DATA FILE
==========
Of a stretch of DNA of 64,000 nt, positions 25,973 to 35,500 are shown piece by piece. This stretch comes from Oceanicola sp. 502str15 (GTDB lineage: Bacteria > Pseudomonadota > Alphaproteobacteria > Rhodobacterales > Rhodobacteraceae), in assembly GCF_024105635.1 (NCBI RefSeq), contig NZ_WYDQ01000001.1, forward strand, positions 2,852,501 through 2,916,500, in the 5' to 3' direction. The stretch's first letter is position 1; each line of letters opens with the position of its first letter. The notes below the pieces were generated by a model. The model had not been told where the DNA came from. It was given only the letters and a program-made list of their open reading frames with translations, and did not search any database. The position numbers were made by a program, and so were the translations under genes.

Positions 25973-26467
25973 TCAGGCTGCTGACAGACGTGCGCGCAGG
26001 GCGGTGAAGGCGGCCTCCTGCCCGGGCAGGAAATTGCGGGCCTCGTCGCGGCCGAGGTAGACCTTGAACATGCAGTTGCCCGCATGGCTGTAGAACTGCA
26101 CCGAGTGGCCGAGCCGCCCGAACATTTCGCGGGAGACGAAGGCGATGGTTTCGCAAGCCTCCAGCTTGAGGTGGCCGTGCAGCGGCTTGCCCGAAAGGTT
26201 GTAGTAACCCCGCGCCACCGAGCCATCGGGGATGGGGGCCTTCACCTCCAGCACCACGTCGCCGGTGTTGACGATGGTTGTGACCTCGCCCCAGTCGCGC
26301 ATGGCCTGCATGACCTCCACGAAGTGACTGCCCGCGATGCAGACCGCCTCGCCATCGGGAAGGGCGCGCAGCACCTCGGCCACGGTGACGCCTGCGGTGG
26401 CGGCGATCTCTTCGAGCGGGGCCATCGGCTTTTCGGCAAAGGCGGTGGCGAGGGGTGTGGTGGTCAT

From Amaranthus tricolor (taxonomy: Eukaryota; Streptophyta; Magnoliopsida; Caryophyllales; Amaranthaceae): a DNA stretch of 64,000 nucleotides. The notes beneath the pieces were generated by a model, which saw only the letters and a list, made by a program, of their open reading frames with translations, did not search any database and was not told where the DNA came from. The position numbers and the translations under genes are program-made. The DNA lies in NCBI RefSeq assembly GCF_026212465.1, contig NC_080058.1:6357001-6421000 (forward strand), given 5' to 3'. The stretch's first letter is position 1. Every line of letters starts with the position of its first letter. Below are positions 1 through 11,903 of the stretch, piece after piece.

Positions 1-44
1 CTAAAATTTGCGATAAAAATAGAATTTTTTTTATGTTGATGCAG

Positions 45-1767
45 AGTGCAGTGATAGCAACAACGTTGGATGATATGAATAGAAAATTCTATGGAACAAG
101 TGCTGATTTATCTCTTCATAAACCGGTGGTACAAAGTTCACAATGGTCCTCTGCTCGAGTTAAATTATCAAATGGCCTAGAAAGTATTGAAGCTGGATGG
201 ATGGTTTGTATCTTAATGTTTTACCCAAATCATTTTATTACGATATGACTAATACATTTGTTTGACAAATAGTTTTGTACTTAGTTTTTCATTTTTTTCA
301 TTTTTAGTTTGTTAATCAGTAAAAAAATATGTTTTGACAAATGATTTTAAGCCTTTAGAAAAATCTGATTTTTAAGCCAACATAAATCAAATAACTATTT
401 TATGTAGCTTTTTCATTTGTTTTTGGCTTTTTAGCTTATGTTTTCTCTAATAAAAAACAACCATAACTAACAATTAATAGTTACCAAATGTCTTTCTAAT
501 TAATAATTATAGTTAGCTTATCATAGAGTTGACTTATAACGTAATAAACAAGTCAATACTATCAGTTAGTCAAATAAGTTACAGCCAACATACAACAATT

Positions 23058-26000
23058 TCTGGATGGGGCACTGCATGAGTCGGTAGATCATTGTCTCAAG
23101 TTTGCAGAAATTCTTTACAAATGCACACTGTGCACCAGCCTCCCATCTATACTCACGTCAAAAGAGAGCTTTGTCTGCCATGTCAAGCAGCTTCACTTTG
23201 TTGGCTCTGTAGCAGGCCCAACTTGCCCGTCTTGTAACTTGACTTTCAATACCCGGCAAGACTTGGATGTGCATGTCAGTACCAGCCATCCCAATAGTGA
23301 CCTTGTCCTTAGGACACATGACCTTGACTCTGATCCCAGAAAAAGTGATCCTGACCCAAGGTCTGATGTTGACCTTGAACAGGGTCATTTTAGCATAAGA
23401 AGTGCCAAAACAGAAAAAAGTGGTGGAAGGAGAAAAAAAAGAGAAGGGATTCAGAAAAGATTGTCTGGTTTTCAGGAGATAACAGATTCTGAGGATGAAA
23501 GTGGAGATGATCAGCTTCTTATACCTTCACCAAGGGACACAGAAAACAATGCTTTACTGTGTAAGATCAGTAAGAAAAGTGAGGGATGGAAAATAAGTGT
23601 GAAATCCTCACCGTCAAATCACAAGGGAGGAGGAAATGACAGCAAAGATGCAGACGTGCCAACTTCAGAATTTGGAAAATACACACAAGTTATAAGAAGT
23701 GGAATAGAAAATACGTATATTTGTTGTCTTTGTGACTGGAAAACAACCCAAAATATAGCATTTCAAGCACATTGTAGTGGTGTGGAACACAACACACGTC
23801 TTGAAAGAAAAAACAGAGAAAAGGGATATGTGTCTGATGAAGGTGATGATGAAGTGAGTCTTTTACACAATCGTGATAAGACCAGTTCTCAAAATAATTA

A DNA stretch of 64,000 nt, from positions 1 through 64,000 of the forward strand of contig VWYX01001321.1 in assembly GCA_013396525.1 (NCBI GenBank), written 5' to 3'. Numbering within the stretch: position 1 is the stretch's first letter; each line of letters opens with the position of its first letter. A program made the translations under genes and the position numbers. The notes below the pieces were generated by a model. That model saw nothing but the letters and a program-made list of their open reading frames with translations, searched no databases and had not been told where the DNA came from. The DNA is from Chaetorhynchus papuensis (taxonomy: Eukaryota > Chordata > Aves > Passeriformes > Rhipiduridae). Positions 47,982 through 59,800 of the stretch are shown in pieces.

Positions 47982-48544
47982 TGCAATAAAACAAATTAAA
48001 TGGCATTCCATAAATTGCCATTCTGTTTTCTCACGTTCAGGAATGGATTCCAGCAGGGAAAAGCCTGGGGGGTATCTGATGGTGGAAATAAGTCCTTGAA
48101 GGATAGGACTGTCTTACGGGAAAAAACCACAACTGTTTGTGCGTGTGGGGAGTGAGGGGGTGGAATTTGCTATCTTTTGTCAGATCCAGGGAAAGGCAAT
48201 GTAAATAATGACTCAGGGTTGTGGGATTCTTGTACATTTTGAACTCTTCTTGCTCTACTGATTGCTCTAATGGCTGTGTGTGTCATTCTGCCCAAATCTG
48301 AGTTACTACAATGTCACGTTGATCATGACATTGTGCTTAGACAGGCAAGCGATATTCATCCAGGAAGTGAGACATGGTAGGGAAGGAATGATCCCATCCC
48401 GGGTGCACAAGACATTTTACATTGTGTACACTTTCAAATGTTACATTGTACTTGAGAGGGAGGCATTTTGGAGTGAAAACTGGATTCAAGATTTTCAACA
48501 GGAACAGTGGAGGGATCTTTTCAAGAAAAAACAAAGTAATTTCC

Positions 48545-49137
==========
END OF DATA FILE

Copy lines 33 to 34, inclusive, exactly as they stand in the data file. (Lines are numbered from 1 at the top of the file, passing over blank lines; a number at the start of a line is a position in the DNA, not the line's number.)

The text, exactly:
48101 GGATAGGACTGTCTTACGGGAAAAAACCACAACTGTTTGTGCGTGTGGGGAGTGAGGGGGTGGAATTTGCTATCTTTTGTCAGATCCAGGGAAAGGCAAT
48201 GTAAATAATGACTCAGGGTTGTGGGATTCTTGTACATTTTGAACTCTTCTTGCTCTACTGATTGCTCTAATGGCTGTGTGTGTCATTCTGCCCAAATCTG